We review the case of an obese, polycythemic, critically ill patient developing severe ARDS and requiring VV ECMO support. It is well known that low levels of hemoglobin may affect the capacity of ECMO to increase arterial blood oxygenation. Nevertheless, the effects of high hemoglobin levels on ECMO function have not been studied thoroughly. In this case, the patient had very high hemoglobin levels, presumably secondary to obesity hypoventilation syndrome. In a previous retrospective study, a hemoglobin level higher than 13 g/L was an independent predictive factor for hemolysis.2 Owing to the non-Newtonian fluid shear thinning properties of blood, the dynamic viscosity decreases with increased flow or shear, the latter improving rheology in the capillaries for example. However, high pump velocity for long periods of time can precipitate hemolysis by way of increasing the mechanical stress on red blood cells.3 We did not observe any hemolysis, possibly because patient’s hemoglobin and pump velocity were decreased early after ECMO initiation.
This case reveals the difficulty to achieve an appropriate ECMO output with high hemoglobin levels and stresses the importance of blood viscosity. Importantly, a high ECMO output was required in this patient because of the ultraprotective ventilation and the patient’s cardiac output (> 9 L/min). One may argue that inadequate VV ECMO flow may be because of inappropriate set-up or size of cannulas and expect an obese patient to have wider central veins. However, the size of the drainage cannula was determined after ultrasonographic deep vein diameter evaluation as to obtain the highest output, and greater diameter cannulas were considered at risk. The length of the cannula does increase resistance and an alternative configuration (drainage from the superior vena cava with a short multistaged cannula and return flow via inferior vena cava) would result in less recirculation and more effective ECMO flow.4 Although the elevated native cardiac output may hide recirculation, it was not considered to be the core issue as our main concern was rather the elevated pressures than a lack of oxygenation. Therefore, we assumed that the low output was neither related to the length or design of the cannulas, nor the set-up used. Poiseuille’s law, a commonly used simplification of Navier–Stokes equation describes the laminar flow of an incompressible fluid: the output is inversely related to blood viscosity (Figure 1), and importantly, the relation between blood viscosity and hematocrit is not linear but exponential.3 Accordingly, moderate changes in hematocrit may be associated with conspicuous changes in blood viscosity, sufficient to impact on the cardiopulmonary bypass (CPB) pressure gradient. Moreover, nonphysiologic turbulent flow that occurs in ECMO results in viscous shear stresses, loss of energy and an increased risk for hemolysis.5 We observed a significant improvement in the ECMO pump’s performance after the hematocrit reduction. Given that the ECMO’s output was sufficient and no hemolysis was observed, the hematocrit was not decreased any further.
High preoxygenator pressures and CPB dysfunction have already been reported in polycythemic patients undergoing elective cardiac surgery. In a coronary artery bypass graft case,6 the hematocrit reached 51% and the oxygenator had to be changed despite the administration of acetylsalicylic acid. Interestingly enough, in an aortic valve replacement and coronary artery bypass graft case,7 the patient’s hematocrit at the time of CPB initiation was only 38%. The authors administrated platelet antiaggregants medications in addition to further hemodilution, allowing surgery to proceed, without oxygenator change. Our case differs first because ECMO oxygenators are different from those used in cardiac surgery and second because the major reason suspected is high blood viscosity rather than thrombosis. Importantly, despite the high-pressure levels before and after the oxygenator, neither the pressure gradient nor the flow through the oxygenator were higher than recommended by the company (EOS ECMO). Immediately after the hemodilution, the oxygenator pressure gradient substantially decreased and no oxygenator change was required over the entire ECMO support period, even though heparin was not administered at therapeutic doses. This suggests that a thrombus formation within the hemofilter upon ECMO initiation was unlikely and that the major reason for increasing pressure in the circuit was the high viscosity of the blood.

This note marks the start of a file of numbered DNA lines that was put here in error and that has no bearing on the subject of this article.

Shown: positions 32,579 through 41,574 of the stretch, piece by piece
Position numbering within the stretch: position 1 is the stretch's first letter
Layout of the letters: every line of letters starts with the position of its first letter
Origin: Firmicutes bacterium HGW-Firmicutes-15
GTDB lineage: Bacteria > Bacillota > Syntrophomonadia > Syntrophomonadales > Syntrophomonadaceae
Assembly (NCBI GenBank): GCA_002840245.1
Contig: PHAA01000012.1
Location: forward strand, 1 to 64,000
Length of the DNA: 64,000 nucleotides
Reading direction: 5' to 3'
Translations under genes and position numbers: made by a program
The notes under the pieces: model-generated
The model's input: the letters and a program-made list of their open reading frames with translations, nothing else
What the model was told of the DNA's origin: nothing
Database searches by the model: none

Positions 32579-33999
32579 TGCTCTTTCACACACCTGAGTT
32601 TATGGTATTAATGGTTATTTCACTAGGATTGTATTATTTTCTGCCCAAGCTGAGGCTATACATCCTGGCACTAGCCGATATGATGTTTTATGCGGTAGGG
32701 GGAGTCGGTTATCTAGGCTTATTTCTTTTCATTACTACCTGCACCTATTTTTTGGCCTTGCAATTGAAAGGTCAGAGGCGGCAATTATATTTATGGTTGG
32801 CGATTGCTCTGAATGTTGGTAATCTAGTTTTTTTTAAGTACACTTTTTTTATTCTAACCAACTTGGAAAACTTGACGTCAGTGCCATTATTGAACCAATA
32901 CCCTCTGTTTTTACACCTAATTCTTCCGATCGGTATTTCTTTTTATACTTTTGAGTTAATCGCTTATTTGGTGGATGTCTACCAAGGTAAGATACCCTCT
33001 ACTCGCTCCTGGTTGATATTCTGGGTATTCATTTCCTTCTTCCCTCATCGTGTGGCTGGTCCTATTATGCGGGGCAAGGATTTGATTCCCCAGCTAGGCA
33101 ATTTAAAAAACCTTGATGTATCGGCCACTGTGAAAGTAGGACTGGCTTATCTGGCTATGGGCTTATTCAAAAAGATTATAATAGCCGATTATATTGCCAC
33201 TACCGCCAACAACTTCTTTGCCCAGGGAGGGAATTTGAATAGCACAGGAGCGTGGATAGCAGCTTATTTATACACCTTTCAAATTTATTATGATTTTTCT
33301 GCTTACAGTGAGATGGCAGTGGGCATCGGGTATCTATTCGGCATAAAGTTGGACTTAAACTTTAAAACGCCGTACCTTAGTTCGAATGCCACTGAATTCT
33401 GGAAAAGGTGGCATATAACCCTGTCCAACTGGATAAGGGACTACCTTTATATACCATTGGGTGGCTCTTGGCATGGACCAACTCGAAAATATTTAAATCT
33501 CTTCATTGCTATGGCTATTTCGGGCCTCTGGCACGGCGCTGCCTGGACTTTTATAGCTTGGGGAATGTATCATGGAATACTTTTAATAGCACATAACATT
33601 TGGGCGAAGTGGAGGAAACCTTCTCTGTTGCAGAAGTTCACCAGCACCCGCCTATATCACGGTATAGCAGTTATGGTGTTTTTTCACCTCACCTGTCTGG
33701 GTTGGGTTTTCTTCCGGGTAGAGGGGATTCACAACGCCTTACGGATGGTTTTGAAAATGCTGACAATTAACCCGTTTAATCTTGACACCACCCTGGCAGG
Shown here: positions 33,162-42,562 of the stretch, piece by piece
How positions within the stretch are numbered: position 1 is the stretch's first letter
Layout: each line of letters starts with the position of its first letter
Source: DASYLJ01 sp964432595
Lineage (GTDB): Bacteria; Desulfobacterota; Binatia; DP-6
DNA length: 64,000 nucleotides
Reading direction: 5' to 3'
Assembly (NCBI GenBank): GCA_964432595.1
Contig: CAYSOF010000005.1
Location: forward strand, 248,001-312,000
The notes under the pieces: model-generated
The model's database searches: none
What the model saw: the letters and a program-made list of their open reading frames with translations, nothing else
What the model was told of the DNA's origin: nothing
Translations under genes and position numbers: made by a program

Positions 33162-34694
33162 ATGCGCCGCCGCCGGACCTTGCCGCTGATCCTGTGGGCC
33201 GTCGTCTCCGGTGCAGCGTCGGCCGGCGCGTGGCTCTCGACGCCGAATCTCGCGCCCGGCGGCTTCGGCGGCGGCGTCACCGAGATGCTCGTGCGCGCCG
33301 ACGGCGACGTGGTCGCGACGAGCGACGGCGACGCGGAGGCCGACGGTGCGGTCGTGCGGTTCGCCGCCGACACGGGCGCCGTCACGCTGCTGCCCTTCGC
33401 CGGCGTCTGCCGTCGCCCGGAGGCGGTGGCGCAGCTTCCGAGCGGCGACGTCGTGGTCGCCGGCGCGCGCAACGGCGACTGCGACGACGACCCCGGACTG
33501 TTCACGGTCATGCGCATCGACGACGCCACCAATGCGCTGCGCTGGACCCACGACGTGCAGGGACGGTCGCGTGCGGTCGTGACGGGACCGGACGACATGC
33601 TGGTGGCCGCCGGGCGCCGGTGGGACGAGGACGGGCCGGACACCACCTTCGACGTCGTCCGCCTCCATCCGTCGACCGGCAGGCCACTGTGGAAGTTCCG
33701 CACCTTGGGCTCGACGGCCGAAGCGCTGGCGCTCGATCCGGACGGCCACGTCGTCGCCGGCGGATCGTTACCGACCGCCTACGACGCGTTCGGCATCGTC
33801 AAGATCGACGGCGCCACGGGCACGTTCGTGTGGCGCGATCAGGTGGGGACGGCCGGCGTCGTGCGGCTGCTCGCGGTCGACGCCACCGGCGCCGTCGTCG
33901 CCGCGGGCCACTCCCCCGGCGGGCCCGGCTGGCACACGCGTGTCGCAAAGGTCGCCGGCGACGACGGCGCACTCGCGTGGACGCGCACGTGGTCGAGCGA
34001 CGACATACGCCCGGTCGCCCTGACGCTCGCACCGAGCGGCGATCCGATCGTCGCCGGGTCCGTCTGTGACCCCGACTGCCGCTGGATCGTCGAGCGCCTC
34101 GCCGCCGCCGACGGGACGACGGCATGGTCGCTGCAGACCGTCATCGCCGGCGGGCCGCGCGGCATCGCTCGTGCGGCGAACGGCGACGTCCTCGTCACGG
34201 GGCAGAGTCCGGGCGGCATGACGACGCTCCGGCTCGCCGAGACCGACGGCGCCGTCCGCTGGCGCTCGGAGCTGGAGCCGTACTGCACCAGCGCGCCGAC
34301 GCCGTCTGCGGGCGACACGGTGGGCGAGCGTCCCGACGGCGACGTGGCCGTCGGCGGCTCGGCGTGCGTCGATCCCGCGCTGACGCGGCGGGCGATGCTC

Hematocrit and hemoglobin level reduction used to be achieved for centuries by phlebotomy and some indications such as polycythemia vera, hemochromatosis, and other iron overload remain up-to-date.3 In this particular case, an isovolumic blood withdrawal was preferred to avoid any hemodynamic compromise. This intervention can be compared to acute normovolemic hemodilution (ANH), described in cardiac surgery as a blood conservation technique, although its benefits are debated.8 ANH associates phlebotomy along with crystalloid or colloid infusion, before the surgery; the blood withdrawn being administered if required. Erythrapheresis was another option that may be more effective, although at higher cost; however, the association of erythrapheresis with ECMO may be time-consuming as well as a technical challenge.
Venovenous extracorporeal oxygenation device may be a life-saving treatment in severe obese patients with ARDS, but hyperviscosity may be a limiting factor to achieve optimal ECMO output. Acute normovolemic hemodilution may be a safe, inexpensive and efficient technique to reduce hemoglobin or hematocrit levels. Further evaluation should be performed to determine the optimal hematocrit for patients supported with VV ECMO.